High-Speed Stroboscope for Accelerometer Calibration

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  • HighSpeed Stroboscope for Accelerometer CalibrationPeter G. Sulzer, Ernest R. Smith, and Seymour Edelman Citation: Review of Scientific Instruments 25, 837 (1954); doi: 10.1063/1.1771189 View online: http://dx.doi.org/10.1063/1.1771189 View Table of Contents: http://scitation.aip.org/content/aip/journal/rsi/25/8?ver=pdfcov Published by the AIP Publishing Articles you may be interested in Alternative calibration techniques for high-speed pyrometers in shock experiments Rev. Sci. Instrum. 76, 013106 (2005); 10.1063/1.1833331 HighSpeed Bolometer Rev. Sci. Instrum. 31, 115 (1960); 10.1063/1.1716904 Highspeed rotation Phys. Today 12, 20 (1959); 10.1063/1.3060885 HighSpeed Photography Phys. Today 9, 32 (1956); 10.1063/1.3059894 An Inexpensive Stroboscope for High Speed Photography Rev. Sci. Instrum. 14, 273 (1943); 10.1063/1.1770186

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  • LABORATORY AND SHOP NOTES 837

    This device is similar in some respects to a boiler sweeper patented by W. T. Levi, of Charleston, West Virginia, in 1886 (Patent No. 343 769).

    1 Redhead, LeCaine, and Henderson, Can. J. Research A28, 73 (1950). 2 O. Retzloff, Rev. Sci. Instr. 20, 324 (1949). * Machining tolerances-plus or minus 0.001 inch. Bronze spheres up to

    4 inches in diameter can be obtained from the Detroit Ball Bearing Com~ pany.

    'R. R. Wilson, Rev. Sci. Instr. 12,91 (1941).

    High-Speed Stroboscope for Accelerometer Calibration *

    PETER G. SULZER, ERNEST R. SMITH, AND SEYMOUR EDELMAN National Bureau of Standards, Washington, D. C.

    (Received March 12, 1954)

    A N accelerometer can be calibrated on an absolute basis by subjecting it to a simple harmonic motion of known ampli-tude and frequency, and measuring the resulting output voltage. A linear sinusoidal displacement is comparatively easy to obtain, but there is difficulty in measuring the magnitude of the displace-ment, which becomes very small with moderate accelerations at high frequencies.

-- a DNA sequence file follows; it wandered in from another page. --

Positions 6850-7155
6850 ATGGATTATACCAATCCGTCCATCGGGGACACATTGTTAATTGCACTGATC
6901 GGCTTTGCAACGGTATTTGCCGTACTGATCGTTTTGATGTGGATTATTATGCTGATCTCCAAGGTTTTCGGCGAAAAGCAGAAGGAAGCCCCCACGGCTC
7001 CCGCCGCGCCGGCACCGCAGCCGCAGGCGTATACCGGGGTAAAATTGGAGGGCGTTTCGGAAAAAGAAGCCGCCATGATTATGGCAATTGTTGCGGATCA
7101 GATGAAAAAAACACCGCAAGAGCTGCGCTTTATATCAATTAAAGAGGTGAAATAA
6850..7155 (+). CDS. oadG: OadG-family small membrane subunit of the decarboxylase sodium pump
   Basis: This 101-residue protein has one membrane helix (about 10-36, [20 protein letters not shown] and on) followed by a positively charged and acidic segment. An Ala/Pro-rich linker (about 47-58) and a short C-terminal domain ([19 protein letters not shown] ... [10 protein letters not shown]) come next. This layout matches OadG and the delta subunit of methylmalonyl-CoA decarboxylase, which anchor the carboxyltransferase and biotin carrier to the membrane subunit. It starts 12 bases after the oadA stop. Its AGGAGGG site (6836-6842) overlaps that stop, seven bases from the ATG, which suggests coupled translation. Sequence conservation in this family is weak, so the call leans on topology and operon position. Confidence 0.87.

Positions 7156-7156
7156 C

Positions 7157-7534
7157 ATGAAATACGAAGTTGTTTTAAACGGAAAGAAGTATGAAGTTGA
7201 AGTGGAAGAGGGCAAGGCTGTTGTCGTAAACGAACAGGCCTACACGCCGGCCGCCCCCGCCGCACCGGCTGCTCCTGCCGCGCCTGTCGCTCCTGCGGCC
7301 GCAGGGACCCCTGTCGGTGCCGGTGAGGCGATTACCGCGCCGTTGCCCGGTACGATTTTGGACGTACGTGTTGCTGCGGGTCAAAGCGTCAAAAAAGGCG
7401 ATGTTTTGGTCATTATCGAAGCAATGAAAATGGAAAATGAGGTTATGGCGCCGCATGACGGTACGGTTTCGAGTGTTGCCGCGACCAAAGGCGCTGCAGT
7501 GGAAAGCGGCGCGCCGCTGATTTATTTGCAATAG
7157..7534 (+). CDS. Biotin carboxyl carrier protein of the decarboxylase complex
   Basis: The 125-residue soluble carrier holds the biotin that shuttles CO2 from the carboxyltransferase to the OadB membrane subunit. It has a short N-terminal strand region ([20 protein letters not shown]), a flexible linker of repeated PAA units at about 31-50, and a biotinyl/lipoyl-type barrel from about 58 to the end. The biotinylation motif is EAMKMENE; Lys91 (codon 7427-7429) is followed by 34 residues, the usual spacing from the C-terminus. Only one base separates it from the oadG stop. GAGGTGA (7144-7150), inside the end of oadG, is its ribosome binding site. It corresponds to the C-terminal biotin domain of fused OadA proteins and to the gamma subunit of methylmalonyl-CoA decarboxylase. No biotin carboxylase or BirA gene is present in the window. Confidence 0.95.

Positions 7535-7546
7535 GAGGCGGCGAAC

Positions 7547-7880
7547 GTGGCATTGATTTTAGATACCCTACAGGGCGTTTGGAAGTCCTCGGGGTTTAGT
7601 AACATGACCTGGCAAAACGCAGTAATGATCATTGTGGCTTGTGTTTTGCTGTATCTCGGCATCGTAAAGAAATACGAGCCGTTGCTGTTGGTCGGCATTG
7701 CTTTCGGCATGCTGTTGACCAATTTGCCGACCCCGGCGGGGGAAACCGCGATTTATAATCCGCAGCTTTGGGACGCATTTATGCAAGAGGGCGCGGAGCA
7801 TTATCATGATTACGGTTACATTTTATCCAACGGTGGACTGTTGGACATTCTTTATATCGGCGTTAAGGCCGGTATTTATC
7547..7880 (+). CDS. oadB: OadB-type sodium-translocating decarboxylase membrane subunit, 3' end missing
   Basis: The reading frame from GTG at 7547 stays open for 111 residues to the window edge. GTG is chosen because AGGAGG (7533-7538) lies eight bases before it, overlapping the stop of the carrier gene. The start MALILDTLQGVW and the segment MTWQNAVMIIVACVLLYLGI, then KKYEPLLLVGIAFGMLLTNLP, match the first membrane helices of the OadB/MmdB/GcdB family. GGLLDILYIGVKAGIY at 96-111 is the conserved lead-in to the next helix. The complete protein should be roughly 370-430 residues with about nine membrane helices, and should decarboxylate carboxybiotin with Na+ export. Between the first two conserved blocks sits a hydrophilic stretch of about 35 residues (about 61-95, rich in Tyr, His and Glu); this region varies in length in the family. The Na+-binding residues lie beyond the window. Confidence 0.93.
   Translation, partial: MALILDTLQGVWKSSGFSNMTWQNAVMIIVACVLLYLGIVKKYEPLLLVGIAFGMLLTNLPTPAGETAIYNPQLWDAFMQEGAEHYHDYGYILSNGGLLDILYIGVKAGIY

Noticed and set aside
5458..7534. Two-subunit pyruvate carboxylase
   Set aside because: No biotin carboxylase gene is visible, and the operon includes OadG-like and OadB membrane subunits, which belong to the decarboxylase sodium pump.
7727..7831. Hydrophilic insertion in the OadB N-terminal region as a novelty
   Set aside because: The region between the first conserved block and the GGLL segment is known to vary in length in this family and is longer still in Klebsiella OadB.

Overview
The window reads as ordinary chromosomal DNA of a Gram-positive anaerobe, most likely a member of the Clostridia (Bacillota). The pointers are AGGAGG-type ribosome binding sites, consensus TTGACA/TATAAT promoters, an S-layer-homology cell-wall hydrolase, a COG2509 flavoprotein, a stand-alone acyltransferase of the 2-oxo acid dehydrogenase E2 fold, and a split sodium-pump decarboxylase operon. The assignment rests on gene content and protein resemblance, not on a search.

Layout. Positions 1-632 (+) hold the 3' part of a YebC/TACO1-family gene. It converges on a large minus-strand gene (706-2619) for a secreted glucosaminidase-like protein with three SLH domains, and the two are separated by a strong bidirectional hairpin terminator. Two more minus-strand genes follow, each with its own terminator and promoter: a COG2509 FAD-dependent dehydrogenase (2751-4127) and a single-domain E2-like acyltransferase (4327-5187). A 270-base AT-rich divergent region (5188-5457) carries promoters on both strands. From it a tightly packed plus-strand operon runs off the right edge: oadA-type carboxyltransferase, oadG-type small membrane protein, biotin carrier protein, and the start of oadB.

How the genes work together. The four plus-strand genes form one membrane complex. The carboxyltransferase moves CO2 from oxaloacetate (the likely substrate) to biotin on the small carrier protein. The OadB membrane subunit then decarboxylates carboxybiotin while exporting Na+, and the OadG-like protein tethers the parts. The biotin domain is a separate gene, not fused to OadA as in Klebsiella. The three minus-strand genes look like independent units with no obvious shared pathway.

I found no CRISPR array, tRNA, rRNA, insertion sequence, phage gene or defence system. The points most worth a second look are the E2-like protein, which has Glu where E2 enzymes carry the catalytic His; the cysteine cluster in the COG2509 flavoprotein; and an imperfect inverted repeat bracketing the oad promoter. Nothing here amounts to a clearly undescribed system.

At low frequencies commercially available stroboscopic light sources are satisfactory to slow the apparent motion. It is then possible to set the movable hairline of a filar micrometer eyepiece to the extremes of the motion and determine the amplitude from a calibrated micrometer screw.

    VI 6SN7 -PtlASE

    AMPLIFIER INVERTER

    40mId 1"50,

    47K IW

    At frequencies above about 800 cps this method becomes un-satisfactory because the duration of the flash is so long that the image seen in the microscope is fuzzy and the illumination is in-sufficient because a flash occurs only once for several excursions of the accelerometer.

    The system described in this paper removes the difficulties described in the previous paragraph by making the duration of the flash proportional to the length of the cycle and a very small part of the cycle and also by producing one flash. for each cycle. Ease of measurement is improved by stopping the apparent mo-tion so that the hairline can be set as carefully as desired.

    In using the system described here, the signal from the oscillator which drives the accelerometer is also sent through the circuit which flashes the light. The phase shifter is adjusted to flash the light just as the accelerometer reaches one extreme of its motion.